PT, MSc. Doctoral Student in the Department of Human Movement Sciences, Universidade Federal de São Paulo (Unifesp), Santos, São Paulo, Brazil.
ActiGraph's Response to Novel Coronavirus (COVID-19) - June 25th Update
ActiGraph employees are working remotely until July 13th, 2020. Shipping delays should be expected during this time.
Screening for physical inactivity among adults: the value of distance walked in the six-minute walk test. A cross-sectional diagnostic study
- Published on 2016
Context and Objectives: Accelerometry provides objective measurement of physical activity levels, but is unfeasible in clinical practice. Thus, we aimed to identify physical fitness tests capable of predicting physical inactivity among adults.
Design and Setting: Diagnostic test study developed at a university laboratory and a diagnostic clinic.
Methods: 188 asymptomatic subjects underwent assessment of physical activity levels through accelerometry, ergospirometry on treadmill, body composition from bioelectrical impedance, isokinetic muscle function, postural balance on a force platform and six-minute walk test. We conducted descriptive analysis and multiple logistic regression including age, sex, oxygen uptake, body fat, center of pressure, quadriceps peak torque, distance covered in six-minute walk test and steps/day in the model, as predictors of physical inactivity. We also determined sensitivity (S), specificity (Sp) and area under the curve of the main predictors by means of receiver operating characteristic curves.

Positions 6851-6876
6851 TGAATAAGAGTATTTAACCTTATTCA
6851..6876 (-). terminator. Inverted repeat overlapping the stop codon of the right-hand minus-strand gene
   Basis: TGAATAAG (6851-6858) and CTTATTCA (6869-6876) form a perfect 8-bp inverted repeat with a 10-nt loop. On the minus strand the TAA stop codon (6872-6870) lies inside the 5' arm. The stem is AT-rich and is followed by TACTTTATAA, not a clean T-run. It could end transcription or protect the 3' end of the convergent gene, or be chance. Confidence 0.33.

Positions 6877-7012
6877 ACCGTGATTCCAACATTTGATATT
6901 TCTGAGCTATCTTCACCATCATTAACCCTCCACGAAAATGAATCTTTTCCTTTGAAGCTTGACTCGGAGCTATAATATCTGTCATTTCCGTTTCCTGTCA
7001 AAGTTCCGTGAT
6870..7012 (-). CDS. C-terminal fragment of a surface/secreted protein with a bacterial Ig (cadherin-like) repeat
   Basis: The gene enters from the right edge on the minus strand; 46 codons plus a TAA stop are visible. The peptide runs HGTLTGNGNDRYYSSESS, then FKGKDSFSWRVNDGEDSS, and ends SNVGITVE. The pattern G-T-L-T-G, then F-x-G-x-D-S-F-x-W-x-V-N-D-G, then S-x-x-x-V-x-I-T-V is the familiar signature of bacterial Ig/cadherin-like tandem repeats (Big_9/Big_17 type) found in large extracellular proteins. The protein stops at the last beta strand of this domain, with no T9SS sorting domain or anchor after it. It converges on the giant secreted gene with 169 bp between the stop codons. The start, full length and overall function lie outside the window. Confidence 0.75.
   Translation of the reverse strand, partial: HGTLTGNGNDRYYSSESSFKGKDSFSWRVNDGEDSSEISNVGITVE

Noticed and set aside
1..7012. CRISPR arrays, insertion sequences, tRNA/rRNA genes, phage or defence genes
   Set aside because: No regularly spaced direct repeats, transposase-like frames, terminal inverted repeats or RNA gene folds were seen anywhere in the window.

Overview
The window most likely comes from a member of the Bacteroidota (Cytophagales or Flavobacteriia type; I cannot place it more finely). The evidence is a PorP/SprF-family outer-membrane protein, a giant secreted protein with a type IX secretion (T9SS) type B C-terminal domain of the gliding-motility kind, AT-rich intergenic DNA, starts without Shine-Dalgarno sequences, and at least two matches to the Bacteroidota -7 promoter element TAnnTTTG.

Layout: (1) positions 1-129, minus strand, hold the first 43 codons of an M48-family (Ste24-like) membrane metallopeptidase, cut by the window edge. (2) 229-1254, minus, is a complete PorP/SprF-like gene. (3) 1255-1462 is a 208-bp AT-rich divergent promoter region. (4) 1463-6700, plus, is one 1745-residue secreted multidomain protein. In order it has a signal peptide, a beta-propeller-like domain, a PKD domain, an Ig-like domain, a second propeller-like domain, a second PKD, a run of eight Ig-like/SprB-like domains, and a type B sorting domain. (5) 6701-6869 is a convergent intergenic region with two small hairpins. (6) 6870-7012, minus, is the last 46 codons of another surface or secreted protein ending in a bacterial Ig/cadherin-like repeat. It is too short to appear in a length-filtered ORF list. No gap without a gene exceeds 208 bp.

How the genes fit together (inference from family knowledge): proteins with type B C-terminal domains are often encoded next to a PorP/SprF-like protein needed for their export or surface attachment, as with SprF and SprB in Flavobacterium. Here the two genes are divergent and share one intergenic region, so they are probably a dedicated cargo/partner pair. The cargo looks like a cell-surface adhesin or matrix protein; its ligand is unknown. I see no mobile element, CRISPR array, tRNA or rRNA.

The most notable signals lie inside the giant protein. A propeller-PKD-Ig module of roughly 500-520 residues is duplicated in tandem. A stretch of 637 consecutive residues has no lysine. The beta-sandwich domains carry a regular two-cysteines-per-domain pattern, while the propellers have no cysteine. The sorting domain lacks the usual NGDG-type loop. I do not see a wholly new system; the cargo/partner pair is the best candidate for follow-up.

Results: The prevalence of physical inactivity was 14%. The mean number of steps/day (≤ 5357) was the best predictor of physical inactivity (S = 99%; Sp = 82%). The best physical fitness test was a distance in the six-minute walk test and ≤ 96% of predicted values (S = 70%; Sp = 80%). Body fat > 25% was also significant (S = 83%; Sp = 51%). After logistic regression, steps/day and distance in the six-minute walk test remained predictors of physical inactivity.
Conclusion: The six-minute walk test should be included in epidemiological studies as a simple and cheap tool for screening for physical inactivity.
- Evandro Fornias Sperandio 1
- Rodolfo Leite Arantes 2
- Rodrigo Pereira da Silva 3
- Agatha Caveda Matheus 3
- Vinícius Tonon Lauria 3
- Mayara Silveira Bianchim 3
- Marcello Romiti 3
- Antônio Ricardo de Toledo GagliardiI 2
- Victor Zuniga Dourado 4
MD, PhD. Researcher in the Department of Cardiovascular Medicine, Angiocorpore Institute of Cardiovascular Medicine, Santos, São Paulo, Brazil.
PE. Master’s Student in the Department of Human Movement Sciences, Universidade Federal de São Paulo (Unifesp), Santos, São Paulo, Brazil.
PT. Associate Professor of the Department of Human Movement Sciences, Universidade Federal de São Paulo (Unifesp), Santos, São Paulo, Brazil.
Sao Paulo Medical Journal